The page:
He was taken prisoner as a child in Cuba for going to church. He says it is because of his religion that he cannot feel happy for the death of the man who put him behind bars. We met with a Cuban who’s been living at the Texas-Mexico border for nearly 10 years. Fidel Castro’s death is bringing him peace, but not without re-opening painful memories.
Julio Molinete thanks us for the interview. He says bringing out the past is hard, you can’t live with those grudges.
The scars in the memory of Julio Molinete dig deep into the day he was a six-year-old-boy, and was taken prisoner in Cuba. It was under a Fidel Castro leadership.
“My crime was being religious.” Says Molinete
He says he enjoyed going to church. He was arrested at a retreat.
“It was something that scarred me for life.”
As a prisoner, he says he was displayed in public, while oppressors called him an unpatriotic, slithering worm.
“In one occasion, they spit on me. It’s one of the most terrible things, I think, that a human being can feel.” He says.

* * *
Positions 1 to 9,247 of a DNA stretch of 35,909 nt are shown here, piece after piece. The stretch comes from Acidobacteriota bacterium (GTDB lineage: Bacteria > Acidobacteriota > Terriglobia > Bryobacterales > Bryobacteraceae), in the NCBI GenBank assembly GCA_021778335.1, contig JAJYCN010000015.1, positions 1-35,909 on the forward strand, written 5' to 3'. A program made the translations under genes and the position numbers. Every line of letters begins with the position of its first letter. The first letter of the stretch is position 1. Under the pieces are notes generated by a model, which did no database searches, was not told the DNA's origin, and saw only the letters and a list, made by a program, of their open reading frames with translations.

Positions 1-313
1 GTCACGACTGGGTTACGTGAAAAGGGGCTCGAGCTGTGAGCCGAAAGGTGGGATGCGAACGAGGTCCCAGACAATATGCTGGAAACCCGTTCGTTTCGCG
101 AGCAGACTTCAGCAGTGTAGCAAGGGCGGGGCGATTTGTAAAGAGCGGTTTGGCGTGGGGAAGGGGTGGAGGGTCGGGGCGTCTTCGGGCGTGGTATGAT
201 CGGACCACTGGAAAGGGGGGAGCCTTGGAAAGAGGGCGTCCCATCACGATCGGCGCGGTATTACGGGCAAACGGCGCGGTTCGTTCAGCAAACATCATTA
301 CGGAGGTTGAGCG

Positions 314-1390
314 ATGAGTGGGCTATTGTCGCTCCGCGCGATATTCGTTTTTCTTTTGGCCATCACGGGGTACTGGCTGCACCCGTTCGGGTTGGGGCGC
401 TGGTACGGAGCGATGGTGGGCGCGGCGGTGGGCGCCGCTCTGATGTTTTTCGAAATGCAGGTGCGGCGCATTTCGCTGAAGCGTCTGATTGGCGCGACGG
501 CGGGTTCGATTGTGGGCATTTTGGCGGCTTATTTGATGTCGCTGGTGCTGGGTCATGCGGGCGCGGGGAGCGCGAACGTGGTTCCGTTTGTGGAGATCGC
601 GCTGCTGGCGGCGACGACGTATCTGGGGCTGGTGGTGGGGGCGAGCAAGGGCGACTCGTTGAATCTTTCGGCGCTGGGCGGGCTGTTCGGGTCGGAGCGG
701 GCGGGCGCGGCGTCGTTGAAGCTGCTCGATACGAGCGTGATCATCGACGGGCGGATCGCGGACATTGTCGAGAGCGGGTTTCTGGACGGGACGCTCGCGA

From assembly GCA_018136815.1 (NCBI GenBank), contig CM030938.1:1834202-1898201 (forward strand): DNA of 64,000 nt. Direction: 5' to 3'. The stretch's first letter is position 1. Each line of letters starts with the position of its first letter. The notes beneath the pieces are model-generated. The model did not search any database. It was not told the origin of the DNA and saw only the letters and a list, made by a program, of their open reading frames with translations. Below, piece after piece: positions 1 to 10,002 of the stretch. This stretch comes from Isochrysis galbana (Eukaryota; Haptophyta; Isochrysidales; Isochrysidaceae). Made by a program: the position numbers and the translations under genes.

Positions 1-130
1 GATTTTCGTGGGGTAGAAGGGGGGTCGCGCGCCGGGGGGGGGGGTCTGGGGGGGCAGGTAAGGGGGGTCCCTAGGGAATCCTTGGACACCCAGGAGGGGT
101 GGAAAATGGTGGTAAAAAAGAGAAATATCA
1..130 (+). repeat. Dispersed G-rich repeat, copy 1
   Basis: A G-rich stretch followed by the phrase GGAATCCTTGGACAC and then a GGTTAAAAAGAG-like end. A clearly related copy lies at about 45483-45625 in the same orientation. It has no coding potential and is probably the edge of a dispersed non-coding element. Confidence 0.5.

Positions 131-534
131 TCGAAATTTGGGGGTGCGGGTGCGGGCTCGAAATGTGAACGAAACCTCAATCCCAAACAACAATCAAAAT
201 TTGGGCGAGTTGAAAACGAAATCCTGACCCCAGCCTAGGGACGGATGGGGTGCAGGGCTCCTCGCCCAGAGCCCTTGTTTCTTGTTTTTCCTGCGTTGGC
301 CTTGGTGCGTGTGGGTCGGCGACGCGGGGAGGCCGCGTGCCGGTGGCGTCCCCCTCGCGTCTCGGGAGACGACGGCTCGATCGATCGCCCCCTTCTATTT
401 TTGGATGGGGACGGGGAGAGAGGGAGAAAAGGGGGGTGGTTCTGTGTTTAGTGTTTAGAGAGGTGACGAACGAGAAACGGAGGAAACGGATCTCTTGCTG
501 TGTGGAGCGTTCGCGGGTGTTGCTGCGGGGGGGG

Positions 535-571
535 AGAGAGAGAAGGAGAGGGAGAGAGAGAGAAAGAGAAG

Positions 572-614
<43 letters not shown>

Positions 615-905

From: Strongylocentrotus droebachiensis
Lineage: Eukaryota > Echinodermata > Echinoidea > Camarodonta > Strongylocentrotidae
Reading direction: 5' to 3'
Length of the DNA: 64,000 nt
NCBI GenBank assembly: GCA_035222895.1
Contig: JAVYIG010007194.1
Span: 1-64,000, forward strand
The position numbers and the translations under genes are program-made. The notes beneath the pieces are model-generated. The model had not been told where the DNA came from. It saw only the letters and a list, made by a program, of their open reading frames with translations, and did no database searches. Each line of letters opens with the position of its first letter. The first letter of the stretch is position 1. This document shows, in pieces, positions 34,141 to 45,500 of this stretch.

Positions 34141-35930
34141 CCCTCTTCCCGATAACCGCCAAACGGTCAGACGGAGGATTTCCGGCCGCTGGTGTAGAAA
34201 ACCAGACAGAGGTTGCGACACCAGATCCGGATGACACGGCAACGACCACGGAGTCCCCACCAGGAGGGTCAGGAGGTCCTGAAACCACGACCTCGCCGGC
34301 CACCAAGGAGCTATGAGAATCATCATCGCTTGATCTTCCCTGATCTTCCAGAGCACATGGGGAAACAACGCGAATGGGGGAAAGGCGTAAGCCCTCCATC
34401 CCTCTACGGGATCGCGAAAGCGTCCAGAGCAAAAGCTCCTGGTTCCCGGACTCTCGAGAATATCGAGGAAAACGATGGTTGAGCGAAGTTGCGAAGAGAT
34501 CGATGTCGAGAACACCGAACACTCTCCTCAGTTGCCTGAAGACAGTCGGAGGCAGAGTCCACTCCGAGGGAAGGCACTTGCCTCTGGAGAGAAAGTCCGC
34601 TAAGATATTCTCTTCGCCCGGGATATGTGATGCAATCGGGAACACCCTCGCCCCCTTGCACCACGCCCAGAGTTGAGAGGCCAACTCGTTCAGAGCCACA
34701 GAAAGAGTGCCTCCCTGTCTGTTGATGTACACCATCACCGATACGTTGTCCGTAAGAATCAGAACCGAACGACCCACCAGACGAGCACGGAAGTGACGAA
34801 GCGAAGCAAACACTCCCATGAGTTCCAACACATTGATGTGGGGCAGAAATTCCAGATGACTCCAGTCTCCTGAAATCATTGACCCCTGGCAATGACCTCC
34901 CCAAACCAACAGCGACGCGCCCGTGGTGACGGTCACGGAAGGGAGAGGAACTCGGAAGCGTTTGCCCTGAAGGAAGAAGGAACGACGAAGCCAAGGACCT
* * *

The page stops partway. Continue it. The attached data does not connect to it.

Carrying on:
The Cuban government gave Molinete a break when his dream of enrolling in a university, met their demand for accountants. He graduated with his accounting degree, but was later given the opportunity to become a journalist. He took his skills and migrated from Cuba to Mexico. He now lives in the United States.
Despite the change in countries and professions. One thing he still has in common with his six-year-old-self is his religion, which is why he says he cannot be happy for Fidel Castro’s death.
Julio Molinete adds, “It feels very weird to hear this man has died. You’re not happy because your principles and your values do not allow you to say you’re happy, but I do feel peace.”
Molinete says he doesn’t plan on going back to his native country despite Castro’s death. He also says there are many Cubans celebrating the passing of Castro. And knows that’s one of the privileges that we have in our democracy.